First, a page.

Welcome to re:Virals, The Haiku Foundation’s weekly poem commentary feature on some of the finest haiku ever written in English. This week’s poem was
winter stillness leaves become their veins -- Peggy Willis Lyles, To Hear the Rain (2002)
Peggy Bilbro delves into winter:
Winter stillness, perhaps after the snow has fallen when all of nature is covered with a white blanket and all sound is muffled. Perhaps that time when the cold wind dies down and all the birds have flown. Peggy Willis Lyles’ first line seems to refer to a stillness deeper that just a quiet evening. We are in a winter stillness even more profound, more intense. She follows it in the second line with an image not often associated with winter: “leaves.” Leaves usually represent life and new growth, not the barrenness of winter when all plants disappear under the snow and into the earth to renew their life in the spring. But then in the third line we see that these leaves are not underground, but still exposed to the cold of winter. Not young healthy leaves, but mature leaves, past their prime. In fact, they are dead leaves, having been reduced to just their veins. The veins of a leaf are their equivalent of our skeleton. They give the leaf strength and flexibility, as well as nutrition. The veins of a leaf spread out from the central spine just as our ribs and limbs do. With this line, we are suddenly faced with mortality. Not only the death of plants that winter brings, but the eventual, permanent death we will all face, the silence of our winter, what we will become…a mere skeleton. What a striking poem Peggy has created. She holds us tightly to an image within the natural world while leading us to the metaphysical plane of our own existence, and eventual return to earth as nothing more than bones.
Radhamani Sarma considers the foliage:
Delighted to go through this write, the pivot of which veers ’round a season and the sequential reference to leaves. The first line — “winter stillness“ — carries much further meaning with a wider scope as we move to the second and third lines. Winter stillness is something impacting not only humans but also plants and leaves, flora and fauna. Literally, veins are portals through which blood circulates, to and from the heart.
Possibly the poet adumbrates the situation. During winter, food storage in plants is at a reduced level, resulting in the shrinkage and falling of foliage. At the same time, droplets sustain plant, stem and leaves; hence, “leaves become their veins.”
Metaphorically, during the chill of winter, writers, numbed by cold, move indoors; they feel inspiration passing through them, the passage of leaves, here poetically termed “veins.”
Cezar-Florin Ciobîcă explores the many layers:
I like this ‘ku because it offers many levels of interpretation.
If it is about the beginning of winter, then the image probably refers to the drying of the leaves, whose venation pattern becomes much more prominent. The arrangement of veins symbolizes a remnant of life, a relic.
If it is about tea time, the second part of the poem could suggest that tea leaves open up again due to the infusion, and therefore they can provide, depending on the positional placement of the leaves, very interesting information for connoisseurs.
If it is about the end of coldest season, the poem probably refers to the latent states, to the beneficial sleep, in which mother nature weaves its beautiful dreams, by means of infinitesimal threads, preparing for the next spectacular show – the awakening of spring. Just as a baby develops inside the amniotic sac throughout pregnancy, so too do the leaves, propelled by sap, make their first steps in order to escape from the trunk.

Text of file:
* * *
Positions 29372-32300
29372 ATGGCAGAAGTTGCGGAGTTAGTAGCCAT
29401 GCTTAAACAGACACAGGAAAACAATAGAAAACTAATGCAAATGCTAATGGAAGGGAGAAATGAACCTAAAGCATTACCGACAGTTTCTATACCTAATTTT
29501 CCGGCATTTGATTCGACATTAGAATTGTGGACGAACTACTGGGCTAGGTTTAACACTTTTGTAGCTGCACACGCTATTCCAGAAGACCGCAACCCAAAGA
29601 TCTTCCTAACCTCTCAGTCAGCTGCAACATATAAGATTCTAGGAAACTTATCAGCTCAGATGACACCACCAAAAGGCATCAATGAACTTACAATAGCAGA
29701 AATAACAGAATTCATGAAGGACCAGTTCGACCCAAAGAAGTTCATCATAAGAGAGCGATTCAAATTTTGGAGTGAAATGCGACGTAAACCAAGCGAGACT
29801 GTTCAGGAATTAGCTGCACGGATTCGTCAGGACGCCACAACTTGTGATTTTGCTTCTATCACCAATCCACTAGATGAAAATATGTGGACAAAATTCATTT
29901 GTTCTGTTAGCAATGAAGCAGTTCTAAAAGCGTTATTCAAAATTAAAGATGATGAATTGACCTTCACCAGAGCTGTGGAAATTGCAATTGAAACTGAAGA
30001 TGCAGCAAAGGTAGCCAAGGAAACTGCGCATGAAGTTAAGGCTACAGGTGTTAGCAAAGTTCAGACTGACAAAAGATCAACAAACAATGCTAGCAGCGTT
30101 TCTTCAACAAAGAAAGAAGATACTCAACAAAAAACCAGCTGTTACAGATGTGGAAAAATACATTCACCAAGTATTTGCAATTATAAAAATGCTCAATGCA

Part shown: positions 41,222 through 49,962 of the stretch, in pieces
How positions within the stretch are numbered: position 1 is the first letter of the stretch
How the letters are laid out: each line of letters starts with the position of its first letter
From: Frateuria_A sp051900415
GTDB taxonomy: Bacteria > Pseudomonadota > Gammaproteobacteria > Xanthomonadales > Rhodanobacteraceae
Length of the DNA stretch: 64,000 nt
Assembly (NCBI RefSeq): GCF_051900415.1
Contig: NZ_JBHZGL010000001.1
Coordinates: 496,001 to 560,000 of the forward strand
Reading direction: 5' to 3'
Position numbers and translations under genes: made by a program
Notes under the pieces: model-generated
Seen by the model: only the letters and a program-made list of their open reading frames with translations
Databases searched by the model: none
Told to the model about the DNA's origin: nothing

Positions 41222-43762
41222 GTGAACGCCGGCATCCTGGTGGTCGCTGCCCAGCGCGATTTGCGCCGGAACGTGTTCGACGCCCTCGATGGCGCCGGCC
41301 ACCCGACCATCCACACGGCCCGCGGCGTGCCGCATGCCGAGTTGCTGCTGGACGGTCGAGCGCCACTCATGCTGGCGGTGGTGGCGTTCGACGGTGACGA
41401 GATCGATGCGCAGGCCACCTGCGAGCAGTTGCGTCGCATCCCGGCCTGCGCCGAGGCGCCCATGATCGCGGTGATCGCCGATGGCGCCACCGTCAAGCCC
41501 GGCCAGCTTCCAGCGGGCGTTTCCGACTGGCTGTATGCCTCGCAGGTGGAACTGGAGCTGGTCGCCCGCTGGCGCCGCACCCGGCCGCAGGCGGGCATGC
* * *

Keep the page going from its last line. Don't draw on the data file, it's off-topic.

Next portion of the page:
In accordance with the key of the chosen interpretation, the sound of “s” highlights, at the phonetic level, the subtle song of transformation, of the impermanence that makes life so beautiful.
Margherita Petriccione encounters keen awareness:
Once while looking at my mother’s hands in her last years, I happened to think that, little by little, the most hidden features of her anatomy remained: the bones that protruded with their raw lines under the skin, and the swollen and bluish reticulum of the veins.
These verses have catapulted me back years, and at the same time made me enter without illusions into my present. If the perception of impermanence can be a sweetly agonizing flash that pervades you without obstacles, that has happened to me. I perceived not only the cosmic passage of time and the change and losses that define it, but above all that the waiting winter in which I am immersed is mine.
Yet the thing is not shocking. The winter quiet that surrounds us in the first verse has its sweetness, in which the anguishes take on less harsh contours; they fade in a less incisive light, they hurt lightly.
In the spirit of an elderly person, winter peace can be interpreted as the achievement of that slow refinement of awareness, which leads to the perception of every fact and phenomenon in its deepest and most vital essence.
As this week’s winner, Margherita gets to choose next week’s poem, which you’ll find below. We invite you to write a commentary to it. It may be as long or short, academic or spontaneous, serious or silly, public or personal as you like. We will select out-takes from the best of these. And the very best will be reproduced in its entirety and take its place as part of the THF Archives. Best of all, the winning commentator gets to choose the next poem for commentary.
Anyone can participate. A new poem will appear each Friday morning. Simply put your commentary in the Contact box by the following Tuesday midnight (Eastern US Time Zone). Please use the subject header “re:Virals” so we know what we’re looking at. We look forward to seeing some of your favorite poems — and finding out why!
cool night – stars fall but don’t reach the dried grass — Ludmila Balabanova, motes in the sunbeam (2007)